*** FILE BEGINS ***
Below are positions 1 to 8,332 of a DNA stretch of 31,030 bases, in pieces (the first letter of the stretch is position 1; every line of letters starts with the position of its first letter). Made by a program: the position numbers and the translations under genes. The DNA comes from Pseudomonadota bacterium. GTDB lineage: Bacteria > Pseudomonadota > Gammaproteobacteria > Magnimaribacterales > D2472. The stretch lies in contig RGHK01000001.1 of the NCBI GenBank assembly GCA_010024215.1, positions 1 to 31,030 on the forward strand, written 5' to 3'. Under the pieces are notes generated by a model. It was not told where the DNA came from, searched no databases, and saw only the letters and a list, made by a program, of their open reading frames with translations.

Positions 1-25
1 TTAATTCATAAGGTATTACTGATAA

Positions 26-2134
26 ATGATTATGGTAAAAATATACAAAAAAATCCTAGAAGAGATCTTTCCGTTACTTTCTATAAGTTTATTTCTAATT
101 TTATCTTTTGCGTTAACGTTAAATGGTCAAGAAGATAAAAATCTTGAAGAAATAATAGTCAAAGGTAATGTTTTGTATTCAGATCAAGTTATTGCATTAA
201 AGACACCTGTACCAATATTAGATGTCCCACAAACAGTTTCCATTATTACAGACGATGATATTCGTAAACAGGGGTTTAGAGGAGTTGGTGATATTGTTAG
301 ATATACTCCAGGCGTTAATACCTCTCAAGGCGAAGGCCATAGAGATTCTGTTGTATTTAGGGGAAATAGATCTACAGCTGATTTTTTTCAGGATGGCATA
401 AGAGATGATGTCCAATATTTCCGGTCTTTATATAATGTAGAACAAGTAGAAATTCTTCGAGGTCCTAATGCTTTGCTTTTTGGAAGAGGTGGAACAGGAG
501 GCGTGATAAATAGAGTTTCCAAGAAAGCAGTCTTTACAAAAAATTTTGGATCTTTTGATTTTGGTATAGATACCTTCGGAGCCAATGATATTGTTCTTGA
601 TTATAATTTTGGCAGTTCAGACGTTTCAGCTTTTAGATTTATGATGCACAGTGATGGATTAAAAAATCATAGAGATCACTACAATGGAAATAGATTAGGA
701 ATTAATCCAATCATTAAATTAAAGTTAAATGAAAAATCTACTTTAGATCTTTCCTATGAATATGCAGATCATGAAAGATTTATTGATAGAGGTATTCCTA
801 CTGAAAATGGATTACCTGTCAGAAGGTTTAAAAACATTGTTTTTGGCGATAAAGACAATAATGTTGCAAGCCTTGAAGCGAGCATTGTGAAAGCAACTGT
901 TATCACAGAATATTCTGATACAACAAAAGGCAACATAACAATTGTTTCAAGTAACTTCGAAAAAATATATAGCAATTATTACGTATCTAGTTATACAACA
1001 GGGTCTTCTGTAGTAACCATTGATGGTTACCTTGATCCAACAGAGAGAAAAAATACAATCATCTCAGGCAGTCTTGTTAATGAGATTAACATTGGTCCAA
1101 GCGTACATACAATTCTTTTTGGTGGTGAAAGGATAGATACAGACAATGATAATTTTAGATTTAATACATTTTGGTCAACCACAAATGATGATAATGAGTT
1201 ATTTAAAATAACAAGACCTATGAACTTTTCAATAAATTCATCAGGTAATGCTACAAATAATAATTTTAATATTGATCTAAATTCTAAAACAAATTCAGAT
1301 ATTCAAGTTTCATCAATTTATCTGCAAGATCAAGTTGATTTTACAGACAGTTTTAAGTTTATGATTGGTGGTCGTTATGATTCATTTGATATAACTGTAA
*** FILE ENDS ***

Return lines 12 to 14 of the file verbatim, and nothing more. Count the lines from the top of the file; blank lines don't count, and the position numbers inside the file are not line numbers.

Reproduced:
701 ATTAATCCAATCATTAAATTAAAGTTAAATGAAAAATCTACTTTAGATCTTTCCTATGAATATGCAGATCATGAAAGATTTATTGATAGAGGTATTCCTA
801 CTGAAAATGGATTACCTGTCAGAAGGTTTAAAAACATTGTTTTTGGCGATAAAGACAATAATGTTGCAAGCCTTGAAGCGAGCATTGTGAAAGCAACTGT
901 TATCACAGAATATTCTGATACAACAAAAGGCAACATAACAATTGTTTCAAGTAACTTCGAAAAAATATATAGCAATTATTACGTATCTAGTTATACAACA